Tyrone breezed in and scoped out his surroundings while making small talk. I sat on the steps, half-listening, an open book on my knee as a gentle reminder that I was preoccupied and couldn’t talk for long. When he confirmed that my mother wouldn’t be home for a while, his conversation metamorphosed from the banal to the predatory. He pointed out that other girls my age wore designer clothes and expensive jewelry. “Skeezers,” he called them. The word gleamed under the light of his admiration. He leaned closer, making his pitch. My white Hershey Park tee shirt with the big chocolate kiss in the middle clung too tightly to my budding breasts. All the while, my thirteen-year-old mind was trying to understand why this adult, this family friend, was trying to casually extol the benefits of prostitution.

Sometimes horror invades your house like a vengeful spirit, looking for you.

Fast Girls are considered incorruptible. Experienced. Underserving of protection. Innocence can’t be lost if you were never considered innocent to begin with.

That endless summer when I was thirteen should have been filled with lazy days at the pool. Trips to the mall. Instead, I grew conscious of my body. Mistrustful of older men. A few months after Tyrone’s proposition, another incident fractured my already brittle sense of security.

My cousin Ranae invited me over to watch videos one night with her and her best friend, Cindy. They were both fifteen, so I thought it was cool to hang with the older girls. Ranae’s mom had kicked her out for the crime of being a rebellious teen, so she moved into her dad’s apartment. My uncle was going out for the night with his girlfriend. We were too old for a babysitter, so he handed my cousin a dime bag of weed instead.

“Don’t tell your mom,” he warned me on his way out, locking the door from the outside. My cousin and her bestie proceeded to blaze up as I sat between them on the living room couch. Trapped. My uncle knew I was quiet. Bookish. A nerd. But my nerdiness did not protect me. I was afraid of the dark apartment. Afraid we would get caught. The house could burn down and we were locked in.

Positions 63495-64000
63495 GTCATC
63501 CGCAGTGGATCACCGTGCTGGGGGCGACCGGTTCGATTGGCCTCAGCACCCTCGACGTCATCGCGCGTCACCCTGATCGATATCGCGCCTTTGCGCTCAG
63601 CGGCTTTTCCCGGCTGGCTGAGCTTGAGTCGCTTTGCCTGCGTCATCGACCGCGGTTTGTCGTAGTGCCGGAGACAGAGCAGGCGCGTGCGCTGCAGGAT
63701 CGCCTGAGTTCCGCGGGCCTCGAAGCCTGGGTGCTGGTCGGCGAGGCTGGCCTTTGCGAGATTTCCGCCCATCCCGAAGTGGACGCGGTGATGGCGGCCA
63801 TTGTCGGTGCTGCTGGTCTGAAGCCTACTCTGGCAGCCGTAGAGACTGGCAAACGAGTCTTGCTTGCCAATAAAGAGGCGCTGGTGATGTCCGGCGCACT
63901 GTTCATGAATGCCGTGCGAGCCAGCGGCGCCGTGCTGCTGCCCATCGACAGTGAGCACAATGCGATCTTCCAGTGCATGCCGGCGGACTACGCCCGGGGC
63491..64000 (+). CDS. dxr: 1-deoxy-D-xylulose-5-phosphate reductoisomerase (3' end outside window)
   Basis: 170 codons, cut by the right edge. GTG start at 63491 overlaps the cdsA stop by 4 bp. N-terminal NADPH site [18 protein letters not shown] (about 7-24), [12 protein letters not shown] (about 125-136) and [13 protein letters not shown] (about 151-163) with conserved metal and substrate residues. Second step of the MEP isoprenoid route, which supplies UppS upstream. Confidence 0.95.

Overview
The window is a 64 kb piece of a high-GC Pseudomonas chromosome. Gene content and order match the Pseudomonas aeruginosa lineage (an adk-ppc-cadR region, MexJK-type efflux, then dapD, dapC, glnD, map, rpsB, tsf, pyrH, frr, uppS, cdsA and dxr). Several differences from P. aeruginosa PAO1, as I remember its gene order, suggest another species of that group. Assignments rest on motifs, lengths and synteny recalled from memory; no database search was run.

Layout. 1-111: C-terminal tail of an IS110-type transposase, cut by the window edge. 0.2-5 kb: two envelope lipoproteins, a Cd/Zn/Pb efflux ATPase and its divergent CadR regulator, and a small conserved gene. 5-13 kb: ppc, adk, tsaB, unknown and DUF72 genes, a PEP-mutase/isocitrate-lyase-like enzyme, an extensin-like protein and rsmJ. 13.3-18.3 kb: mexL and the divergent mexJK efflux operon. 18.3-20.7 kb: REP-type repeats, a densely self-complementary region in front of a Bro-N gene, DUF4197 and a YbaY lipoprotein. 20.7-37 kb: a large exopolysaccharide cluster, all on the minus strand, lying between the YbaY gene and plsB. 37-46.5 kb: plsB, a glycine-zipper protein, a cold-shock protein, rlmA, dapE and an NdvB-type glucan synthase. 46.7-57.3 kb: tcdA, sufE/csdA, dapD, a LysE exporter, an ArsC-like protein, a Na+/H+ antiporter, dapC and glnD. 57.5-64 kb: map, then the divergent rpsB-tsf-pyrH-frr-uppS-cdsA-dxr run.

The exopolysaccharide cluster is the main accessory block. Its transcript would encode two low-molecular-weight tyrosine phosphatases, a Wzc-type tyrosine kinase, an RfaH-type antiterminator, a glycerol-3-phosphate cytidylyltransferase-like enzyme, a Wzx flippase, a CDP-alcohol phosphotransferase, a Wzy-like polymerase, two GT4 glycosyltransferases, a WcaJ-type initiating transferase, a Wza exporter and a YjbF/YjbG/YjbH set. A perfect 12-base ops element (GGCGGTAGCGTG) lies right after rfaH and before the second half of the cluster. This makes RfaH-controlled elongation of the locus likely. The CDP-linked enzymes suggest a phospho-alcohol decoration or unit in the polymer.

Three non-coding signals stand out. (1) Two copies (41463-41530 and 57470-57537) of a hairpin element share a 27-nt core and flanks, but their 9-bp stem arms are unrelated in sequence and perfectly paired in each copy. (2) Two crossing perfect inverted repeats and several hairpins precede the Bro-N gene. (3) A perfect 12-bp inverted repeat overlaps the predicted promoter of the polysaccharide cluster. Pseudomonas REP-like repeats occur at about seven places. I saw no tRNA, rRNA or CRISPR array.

My fear morphed to paranoia as I got a contact high. Bored by the comedy we were watching, Ranae looked for another video, settling on The Exorcist. I panicked, still squeezed between them on the couch, afraid to walk down the hall to the bathroom because a demon lurked behind the door. Ranae and Cindy fell asleep halfway through the movie. I stumbled to the TV, still high, looking for another movie to replace the terror onscreen.

My uncle’s porn stash wasn’t really a stash because it was mixed in with some Eddie Murphy films and his Richard Pryor collection. I had never watched an adult film. Intrigued by the busty woman on the cover, I popped in the flick. I masturbated on the living room floor for hours while my cousin and her friend snored behind me. I felt lonely, a little embarrassed, but surprisingly unafraid. The grandmother’s crystal ball had correctly predicted my future, except for the freedom.

This is a story about two types of children: a Creepy Child and a Fast Girl. One is a trope I savored but never truly inhabited by virtue of my body. The other, a trope I rejected but was forced to inhabit by virtue of my body. Both girls are mistrusted by adults. The former because of the power she wields, the latter because of the power they fear she will unleash.

Nicole D. Sconiers

Nicole D. Sconiers is an author hailing from the sunny jungle of Los Angeles. She holds an MFA in creative writing from Antioch University, where she began experimenting with womanist speculative fiction and horror. She is the author of Escape from Beckyville: Tales of Race, Hair and Rage. Her short story “Kim” was published in Sycorax’s Daughters, a black woman’s horror anthology that was recently nominated for a Bram Stoker award. Most recently, her short story “The Stiffening” appeared on an episode of Nightlight, the black women’s horror podcast. Her short story “The Eye of Heaven” appeared in the anthology Black from the Future: A Collection of Black Speculative Writing, published February 2019 by BLF Press.